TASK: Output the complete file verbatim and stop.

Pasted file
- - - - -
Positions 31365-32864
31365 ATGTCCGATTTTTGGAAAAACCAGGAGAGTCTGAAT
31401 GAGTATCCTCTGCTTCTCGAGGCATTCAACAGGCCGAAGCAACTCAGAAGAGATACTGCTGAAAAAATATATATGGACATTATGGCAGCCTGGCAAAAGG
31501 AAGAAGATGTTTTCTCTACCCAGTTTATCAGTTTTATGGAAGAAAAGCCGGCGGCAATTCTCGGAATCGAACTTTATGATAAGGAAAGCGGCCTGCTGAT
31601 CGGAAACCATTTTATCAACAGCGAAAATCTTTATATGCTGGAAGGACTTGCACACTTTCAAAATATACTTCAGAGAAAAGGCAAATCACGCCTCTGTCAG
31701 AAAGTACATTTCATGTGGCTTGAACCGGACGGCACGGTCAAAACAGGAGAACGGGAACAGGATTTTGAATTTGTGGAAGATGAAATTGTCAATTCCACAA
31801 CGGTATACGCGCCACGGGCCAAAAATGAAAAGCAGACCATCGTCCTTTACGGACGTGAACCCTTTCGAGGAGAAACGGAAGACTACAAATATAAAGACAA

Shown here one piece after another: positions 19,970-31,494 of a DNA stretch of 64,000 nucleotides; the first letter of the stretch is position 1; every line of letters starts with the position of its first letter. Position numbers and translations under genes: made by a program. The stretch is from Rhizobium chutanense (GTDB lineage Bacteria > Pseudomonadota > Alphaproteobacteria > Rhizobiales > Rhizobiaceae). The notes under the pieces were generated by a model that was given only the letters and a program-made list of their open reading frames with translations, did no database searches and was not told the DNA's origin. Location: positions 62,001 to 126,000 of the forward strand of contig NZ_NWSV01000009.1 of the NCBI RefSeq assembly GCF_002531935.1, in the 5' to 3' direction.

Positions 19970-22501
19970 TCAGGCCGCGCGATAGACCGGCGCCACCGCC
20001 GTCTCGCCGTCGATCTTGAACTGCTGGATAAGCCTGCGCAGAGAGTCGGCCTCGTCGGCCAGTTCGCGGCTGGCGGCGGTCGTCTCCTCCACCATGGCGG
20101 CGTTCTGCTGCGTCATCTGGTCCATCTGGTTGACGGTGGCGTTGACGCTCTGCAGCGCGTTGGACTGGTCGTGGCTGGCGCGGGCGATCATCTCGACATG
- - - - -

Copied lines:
Positions 31365-32864
31365 ATGTCCGATTTTTGGAAAAACCAGGAGAGTCTGAAT
31401 GAGTATCCTCTGCTTCTCGAGGCATTCAACAGGCCGAAGCAACTCAGAAGAGATACTGCTGAAAAAATATATATGGACATTATGGCAGCCTGGCAAAAGG
31501 AAGAAGATGTTTTCTCTACCCAGTTTATCAGTTTTATGGAAGAAAAGCCGGCGGCAATTCTCGGAATCGAACTTTATGATAAGGAAAGCGGCCTGCTGAT
31601 CGGAAACCATTTTATCAACAGCGAAAATCTTTATATGCTGGAAGGACTTGCACACTTTCAAAATATACTTCAGAGAAAAGGCAAATCACGCCTCTGTCAG
31701 AAAGTACATTTCATGTGGCTTGAACCGGACGGCACGGTCAAAACAGGAGAACGGGAACAGGATTTTGAATTTGTGGAAGATGAAATTGTCAATTCCACAA
31801 CGGTATACGCGCCACGGGCCAAAAATGAAAAGCAGACCATCGTCCTTTACGGACGTGAACCCTTTCGAGGAGAAACGGAAGACTACAAATATAAAGACAA

Shown here one piece after another: positions 19,970-31,494 of a DNA stretch of 64,000 nucleotides; the first letter of the stretch is position 1; every line of letters starts with the position of its first letter. Position numbers and translations under genes: made by a program. The stretch is from Rhizobium chutanense (GTDB lineage Bacteria > Pseudomonadota > Alphaproteobacteria > Rhizobiales > Rhizobiaceae). The notes under the pieces were generated by a model that was given only the letters and a program-made list of their open reading frames with translations, did no database searches and was not told the DNA's origin. Location: positions 62,001 to 126,000 of the forward strand of contig NZ_NWSV01000009.1 of the NCBI RefSeq assembly GCF_002531935.1, in the 5' to 3' direction.

Positions 19970-22501
19970 TCAGGCCGCGCGATAGACCGGCGCCACCGCC
20001 GTCTCGCCGTCGATCTTGAACTGCTGGATAAGCCTGCGCAGAGAGTCGGCCTCGTCGGCCAGTTCGCGGCTGGCGGCGGTCGTCTCCTCCACCATGGCGG
20101 CGTTCTGCTGCGTCATCTGGTCCATCTGGTTGACGGTGGCGTTGACGCTCTGCAGCGCGTTGGACTGGTCGTGGCTGGCGCGGGCGATCATCTCGACATG